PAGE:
Welcome to the course web page for the Deep Learning Course at Chalmers University of Technology.
This course will unfortunately not be given in the academic year 2016-2017.
It was given May-June 2016.
The page contains outdated information, but please feel free to look at what we did during the course!
Book of abstracts for the student projects is now available. Download book-of-abstracts-deeplearningchalmers-2016 now.
Artificial neural networks are models inspired by the mammal brain. Several artificial neurons in a network communicating similarly to the brain, make out a powerful model that has been shown to be able to approximate virtually any continuous function. During the 1990s, the interest in artificial neural networks declined, due to limited processing power and data availability, and other technologies often worked better. In the 2000s, the availability of big data and the advent of faster computers (and graphics processing units able to perform fast mathematical computations) has made it possible to train significantly larger models. These models gave rise to the term Deep Learning, and has outperformed the previous state of the art in tasks such as image recognition and natural language processing.
The course is made up of multiple modules. Completing a module involves watching video lectures on a specific topic, solving quizzes, and participating in discussion sessions twice a week.
The content is accessible through the learning platform https://www.scalable-learning.com
- Recurrent Neural Networks
- Convolutional Neural Networks
- Unsuperviced and seminsupervised methods (Auto-Encoders, Ladder Networks)
- Regularization (Norm penalty, Dropout, Batch normalization)
- Project presentations
The following selection of video lectures was used in this course.
- Hugo Larochelle, Introduction (Lec1, Lec2:1-2:11)
- Andrej Karpathy, Convnets
- Justin Johnson, Spatial localization and detection
- Andrej Karpathy, Understanding and visualizing Convnets
- Richard Socher, Deep learning for NLP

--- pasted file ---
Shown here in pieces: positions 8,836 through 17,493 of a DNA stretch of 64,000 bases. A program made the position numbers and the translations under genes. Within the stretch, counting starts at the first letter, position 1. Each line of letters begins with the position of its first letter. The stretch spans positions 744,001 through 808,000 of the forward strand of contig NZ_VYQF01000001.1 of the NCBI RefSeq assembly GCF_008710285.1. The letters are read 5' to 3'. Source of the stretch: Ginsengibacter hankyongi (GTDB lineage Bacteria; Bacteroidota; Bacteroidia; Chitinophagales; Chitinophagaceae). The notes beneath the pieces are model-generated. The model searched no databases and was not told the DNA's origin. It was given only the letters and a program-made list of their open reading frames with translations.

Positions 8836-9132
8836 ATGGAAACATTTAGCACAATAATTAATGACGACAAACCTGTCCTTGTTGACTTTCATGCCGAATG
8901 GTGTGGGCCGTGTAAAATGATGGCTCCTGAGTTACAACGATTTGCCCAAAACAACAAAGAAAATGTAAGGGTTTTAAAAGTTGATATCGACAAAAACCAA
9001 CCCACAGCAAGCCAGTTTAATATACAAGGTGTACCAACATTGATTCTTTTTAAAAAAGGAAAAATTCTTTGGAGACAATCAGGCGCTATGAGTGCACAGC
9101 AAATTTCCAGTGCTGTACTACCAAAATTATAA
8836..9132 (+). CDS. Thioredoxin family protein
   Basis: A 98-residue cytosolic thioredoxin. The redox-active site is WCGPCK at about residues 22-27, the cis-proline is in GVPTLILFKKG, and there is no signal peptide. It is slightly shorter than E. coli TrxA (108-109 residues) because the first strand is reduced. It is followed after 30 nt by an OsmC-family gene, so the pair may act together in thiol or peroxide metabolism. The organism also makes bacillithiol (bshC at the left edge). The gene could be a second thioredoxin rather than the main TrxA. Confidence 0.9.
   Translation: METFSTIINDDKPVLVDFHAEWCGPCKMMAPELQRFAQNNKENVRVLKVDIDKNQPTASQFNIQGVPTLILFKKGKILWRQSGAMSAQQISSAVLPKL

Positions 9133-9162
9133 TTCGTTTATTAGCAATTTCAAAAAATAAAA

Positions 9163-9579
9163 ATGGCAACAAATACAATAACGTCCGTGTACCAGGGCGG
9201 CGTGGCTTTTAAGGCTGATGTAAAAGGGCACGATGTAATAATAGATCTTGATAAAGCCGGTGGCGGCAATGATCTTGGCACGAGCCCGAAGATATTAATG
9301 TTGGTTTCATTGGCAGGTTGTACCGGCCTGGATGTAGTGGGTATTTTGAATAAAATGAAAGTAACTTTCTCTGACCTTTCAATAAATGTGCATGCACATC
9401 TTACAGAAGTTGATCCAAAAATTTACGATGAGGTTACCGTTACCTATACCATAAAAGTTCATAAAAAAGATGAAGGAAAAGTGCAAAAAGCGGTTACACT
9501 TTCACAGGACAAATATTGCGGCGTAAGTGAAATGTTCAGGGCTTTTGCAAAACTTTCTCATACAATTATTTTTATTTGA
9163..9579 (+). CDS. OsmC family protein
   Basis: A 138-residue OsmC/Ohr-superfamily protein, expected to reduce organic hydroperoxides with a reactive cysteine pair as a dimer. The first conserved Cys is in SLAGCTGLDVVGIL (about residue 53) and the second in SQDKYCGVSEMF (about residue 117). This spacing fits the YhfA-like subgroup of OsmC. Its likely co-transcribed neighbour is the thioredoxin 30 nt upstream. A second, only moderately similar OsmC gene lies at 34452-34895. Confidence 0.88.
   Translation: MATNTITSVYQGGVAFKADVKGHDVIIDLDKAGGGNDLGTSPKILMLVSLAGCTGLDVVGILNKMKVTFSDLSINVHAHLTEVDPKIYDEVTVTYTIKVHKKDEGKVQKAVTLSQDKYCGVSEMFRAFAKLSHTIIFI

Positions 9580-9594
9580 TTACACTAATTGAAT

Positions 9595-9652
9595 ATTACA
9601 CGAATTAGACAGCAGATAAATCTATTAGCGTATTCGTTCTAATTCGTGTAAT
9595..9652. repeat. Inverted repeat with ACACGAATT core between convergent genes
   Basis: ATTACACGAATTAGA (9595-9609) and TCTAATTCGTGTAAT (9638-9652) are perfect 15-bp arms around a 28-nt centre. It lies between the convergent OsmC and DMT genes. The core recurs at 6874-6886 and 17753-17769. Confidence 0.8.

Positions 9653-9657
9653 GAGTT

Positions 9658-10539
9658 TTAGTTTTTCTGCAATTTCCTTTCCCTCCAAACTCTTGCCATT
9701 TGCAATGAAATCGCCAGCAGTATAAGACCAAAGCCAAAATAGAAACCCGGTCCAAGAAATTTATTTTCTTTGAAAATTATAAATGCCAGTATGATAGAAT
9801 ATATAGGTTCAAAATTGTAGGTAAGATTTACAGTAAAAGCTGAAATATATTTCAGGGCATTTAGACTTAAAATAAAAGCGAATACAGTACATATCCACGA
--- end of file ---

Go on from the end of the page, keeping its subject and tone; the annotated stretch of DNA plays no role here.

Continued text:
Alex Graves, Recurrent neural networks
- Yoshua Bengio, Deep generative models
- Geoffrey Hinton, Regularization (9A, 9B, 9C, 9E, 10E)
- Nando de Freitas, Deep reinforcement learning
- Andrej Karpathy, Recurrent Neural Networks, Image Captioning, LSTM
The course will be given in LP4, 2016 (2016-03-21 – 2016-06-04). The workload will correspond to 7.5 hec.
This is a PhD course targeting students who are interested in machine learning and artificial neural networks. Some mathematical maturity is expected, and a basic course in linear algebra and machine learning (equivalend to TDA 231 Algorithms for Machine Learning & Inference or FFR135 Artificial Neural Networks) are required before taking this course.
The course will be carried out as a flipped classroom, which means that every participant has the mandatory homework of watching video lectures at home before attending the course sessions. At the sessions, we will have material to help discussing the content.
The examination is split in two parts: 1) participation in discussion sessions, 2) completion and presentation of a small project. The project should be completed in groups of two students. For 3(G), you have to participate in at least 80% of the discussion sessions, and present a project of sufficient quality in front of your peers, at the end of the course. A short report on the project should also be submitted. For students who present projects that show a deeper understanding of the subject matter, the grade 4 or 5(VG) can be obtained.
- The student should have watched the video lectures of the corresponding module, the day before discussion session. Videos are accessible through Scalable Learning (see below).
- Students should actively participate in at least 80% of the discussion sessions.
- At the end of the course, each project group will have to present their project in front of their peers. A short report on the project should also be submitted.
- Groups of two
- Cover a couple of topics from course for passing grade
- More topics for higher grades
- Project presentation:
- 20 min including questions
- Tuesday, May 31st, 13:15-15:00 and Thursday, June 2nd, 13:15-15:00.
- Project report:
- Due May 31st
- 4 pages short paper, including references
- Planning report:
- Due: April 14th
- Short: 1 page
- Inspiration: http://cs231n.stanford.edu/reports.html
Raphael Konstantinou, Sebastian Eriksson
Facebook feed categorization
Josefin Ondrus, Gabriel Andersson
Playing Solitaire using CNN and Deep Reinforcement Learning
Robert Nyquist, Daniel Pettersson
Multi-word expression detection
David Alfter, Luis Nieto Piña
Deep reinforcement learning for autonomous highway driving
Classification of human facial expression
Arvid Nilsson, Jonas Karlsson
Recognition of Handwritten Mathematical Expressions
Christian Ågren, Alexander Ågren
Distracted Driver Detection
Florian Schäfer, Mats Uddgård
Spotting distracted drivers
Emilio Jorge, Benjamin Lindberg
Luca Caltagirone, Sina Torabi
Registration is now closed. Those of you that are Msc students who have filled out the registration form will have received a notification with your enrollment status. All enrolled students have received an email with instructions for how to follow the course.
Please join our group: firstname.lastname@example.org for announcements and discussions.
Teaching assistants (PhD students behind the initiative)
- Olof Mogren (kageback at chalmers.se)
- Mikael Kågebäck (mogren at chalmers.se)
- Fredrik Johansson (frejohk at chalmers.se)
Course responsible: Devdatt Dubhashi.
- Tuesday, 13:15 – 15:00 (ML13)
- Thursday, 13:15 – 15:00 (ML1)